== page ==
Colon lymphoma had a lower morbidity than colon cancer and usually occurred at cecum. The onset age was younger than colon cancer. Intestinal wall incrassation was most commonly seen, while rag and surrounding infiltration symptom was rarely observed. Anabrosis and fistulous tract could be formed when growing externally. Colon, liver, spleen and intestine were most common focus for fistulous tract. Besides, light to moderate reinforcement was observed for lump under enhancement scan. However, reinforcement of colon cancer intensified obviously. Abdominopelvic cavity and retroperitoneal lymph node enlargement were usually seen in lymphoma, while only small lymph gland could be seen in colon cancer. The lymph gland in colon cancer rarely mixed together and usually occurred in regional lymph gland. The lymph gland of the patient reported herein was localized around mesentery with small size, which was consistent to the description.
This work was supported by Youth Funding of the Second Affiliated Hospital of Shandong University (Y2013010060).
- Siegel RL, Miller KD, Jemal A. Cancer statistics, 2016. CA Cancer J Clin 2016; 62: 10-29.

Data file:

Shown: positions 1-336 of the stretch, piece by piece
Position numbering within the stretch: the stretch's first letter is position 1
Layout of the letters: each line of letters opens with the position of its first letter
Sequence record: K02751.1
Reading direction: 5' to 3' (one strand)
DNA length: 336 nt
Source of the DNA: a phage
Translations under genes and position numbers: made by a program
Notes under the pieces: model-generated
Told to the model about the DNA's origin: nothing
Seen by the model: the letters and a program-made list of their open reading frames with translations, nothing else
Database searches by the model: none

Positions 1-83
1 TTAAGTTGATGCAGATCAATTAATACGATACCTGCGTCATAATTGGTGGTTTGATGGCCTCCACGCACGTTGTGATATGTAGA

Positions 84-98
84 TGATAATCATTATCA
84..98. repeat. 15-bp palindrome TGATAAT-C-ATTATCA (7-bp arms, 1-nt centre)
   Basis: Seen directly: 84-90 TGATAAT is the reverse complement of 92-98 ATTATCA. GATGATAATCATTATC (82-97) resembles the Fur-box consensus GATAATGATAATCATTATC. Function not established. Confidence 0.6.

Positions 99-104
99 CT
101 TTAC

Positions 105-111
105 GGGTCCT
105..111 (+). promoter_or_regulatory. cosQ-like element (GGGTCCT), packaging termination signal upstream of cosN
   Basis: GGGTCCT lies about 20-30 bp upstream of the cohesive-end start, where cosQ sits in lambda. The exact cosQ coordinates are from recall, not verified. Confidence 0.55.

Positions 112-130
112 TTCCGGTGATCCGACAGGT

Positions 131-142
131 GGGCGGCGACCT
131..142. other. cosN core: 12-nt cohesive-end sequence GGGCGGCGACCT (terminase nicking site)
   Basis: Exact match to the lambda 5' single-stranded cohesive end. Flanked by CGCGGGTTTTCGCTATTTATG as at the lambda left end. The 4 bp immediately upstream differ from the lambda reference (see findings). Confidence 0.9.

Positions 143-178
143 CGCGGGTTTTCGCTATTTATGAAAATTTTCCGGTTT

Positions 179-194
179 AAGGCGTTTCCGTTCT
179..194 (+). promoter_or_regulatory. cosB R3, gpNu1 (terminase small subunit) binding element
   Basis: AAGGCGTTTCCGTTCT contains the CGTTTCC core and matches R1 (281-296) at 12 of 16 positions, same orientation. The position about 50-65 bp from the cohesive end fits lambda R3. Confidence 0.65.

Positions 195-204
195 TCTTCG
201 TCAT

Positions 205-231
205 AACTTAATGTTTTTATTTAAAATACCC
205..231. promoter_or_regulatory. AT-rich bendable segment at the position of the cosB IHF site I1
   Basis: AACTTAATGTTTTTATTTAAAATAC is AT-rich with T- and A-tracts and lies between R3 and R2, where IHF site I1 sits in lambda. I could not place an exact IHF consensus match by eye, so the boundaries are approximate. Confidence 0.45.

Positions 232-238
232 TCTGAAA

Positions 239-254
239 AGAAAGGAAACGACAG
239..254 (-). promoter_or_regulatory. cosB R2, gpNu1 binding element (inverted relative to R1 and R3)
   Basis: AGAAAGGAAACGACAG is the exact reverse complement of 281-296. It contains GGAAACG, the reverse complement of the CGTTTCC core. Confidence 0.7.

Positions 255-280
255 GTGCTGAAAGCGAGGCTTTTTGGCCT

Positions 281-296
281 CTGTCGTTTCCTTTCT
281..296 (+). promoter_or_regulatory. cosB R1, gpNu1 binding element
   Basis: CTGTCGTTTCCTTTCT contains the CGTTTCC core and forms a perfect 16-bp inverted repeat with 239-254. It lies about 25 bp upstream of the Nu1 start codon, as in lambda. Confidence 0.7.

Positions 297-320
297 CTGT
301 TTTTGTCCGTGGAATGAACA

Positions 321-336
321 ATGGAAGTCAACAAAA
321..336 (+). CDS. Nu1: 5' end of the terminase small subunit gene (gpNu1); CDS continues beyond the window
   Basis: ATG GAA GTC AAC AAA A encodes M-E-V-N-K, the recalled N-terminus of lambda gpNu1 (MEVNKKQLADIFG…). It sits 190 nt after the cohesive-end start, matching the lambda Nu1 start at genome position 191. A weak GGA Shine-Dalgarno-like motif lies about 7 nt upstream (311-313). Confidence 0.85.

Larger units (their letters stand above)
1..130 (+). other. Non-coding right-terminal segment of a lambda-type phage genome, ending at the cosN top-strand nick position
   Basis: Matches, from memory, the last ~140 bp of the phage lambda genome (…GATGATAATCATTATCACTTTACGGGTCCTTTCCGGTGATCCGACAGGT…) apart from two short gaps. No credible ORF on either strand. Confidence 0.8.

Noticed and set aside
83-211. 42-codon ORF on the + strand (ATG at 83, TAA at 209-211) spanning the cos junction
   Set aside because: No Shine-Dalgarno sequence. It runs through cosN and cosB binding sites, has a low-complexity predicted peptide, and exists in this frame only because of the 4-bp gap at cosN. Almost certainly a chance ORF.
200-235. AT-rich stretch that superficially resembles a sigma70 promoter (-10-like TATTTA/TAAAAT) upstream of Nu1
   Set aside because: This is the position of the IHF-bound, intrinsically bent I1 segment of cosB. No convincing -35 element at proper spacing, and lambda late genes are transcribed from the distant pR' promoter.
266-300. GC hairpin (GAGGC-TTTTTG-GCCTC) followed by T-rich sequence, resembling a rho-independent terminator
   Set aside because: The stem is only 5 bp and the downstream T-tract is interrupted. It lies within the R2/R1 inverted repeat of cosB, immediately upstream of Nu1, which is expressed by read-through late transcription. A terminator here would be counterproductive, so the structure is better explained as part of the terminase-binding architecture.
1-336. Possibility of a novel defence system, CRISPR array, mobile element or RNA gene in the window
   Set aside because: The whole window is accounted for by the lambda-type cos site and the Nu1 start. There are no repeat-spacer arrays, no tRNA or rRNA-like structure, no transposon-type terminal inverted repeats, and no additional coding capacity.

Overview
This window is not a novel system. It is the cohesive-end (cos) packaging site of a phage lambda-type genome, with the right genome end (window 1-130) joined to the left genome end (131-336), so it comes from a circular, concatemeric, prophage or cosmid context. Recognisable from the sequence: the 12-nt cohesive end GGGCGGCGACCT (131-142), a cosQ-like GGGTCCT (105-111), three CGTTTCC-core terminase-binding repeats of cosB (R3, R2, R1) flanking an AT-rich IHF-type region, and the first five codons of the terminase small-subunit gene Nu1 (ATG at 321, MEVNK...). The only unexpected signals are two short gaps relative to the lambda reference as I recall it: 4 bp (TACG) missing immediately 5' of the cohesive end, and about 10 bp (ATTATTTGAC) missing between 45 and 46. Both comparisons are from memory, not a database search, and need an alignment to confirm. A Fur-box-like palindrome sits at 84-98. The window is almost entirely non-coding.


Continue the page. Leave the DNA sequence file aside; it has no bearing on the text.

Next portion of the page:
- Dematteo RP, Lewis JJ, Leung D, Mudan SS, Woodruff JM, Brennan MF. Two hundred gastrointestinal stromal tumors: recurrence patterns and prognostic factors for survival. Ann Surg 2000; 231: 51.
- Prakash S, Sarran L, Socci N, Dematteo RP, Eisenstat J, Greco AM. Gastrointestinal stromal tumors in children and young adults: a clinicopathologic, molecular, and genomic study of 15 cases and review of the literature. J Pediatr Hematol Oncol 2005; 27: 179-187.
- Miettinen M, Lasota J, Sobin LH. Gastrointestinal stromal tumors of the stomach in children and young adults: a clinicopathologic, immunohistochemical, and molecular genetic study of 44 cases with long-term follow-up and review of the literature. Am J Surg Pathol 2005; 29: 1373-1381.
- Miettinen M, Sobin LH, Lasota J. Gastrointestinal stromal tumors of the stomach: a clinicopathologic, immunohistochemical, and molecular genetic study of 1765 cases with long-term follow-up. Am J Surg Pathol 2005; 29: 52-68.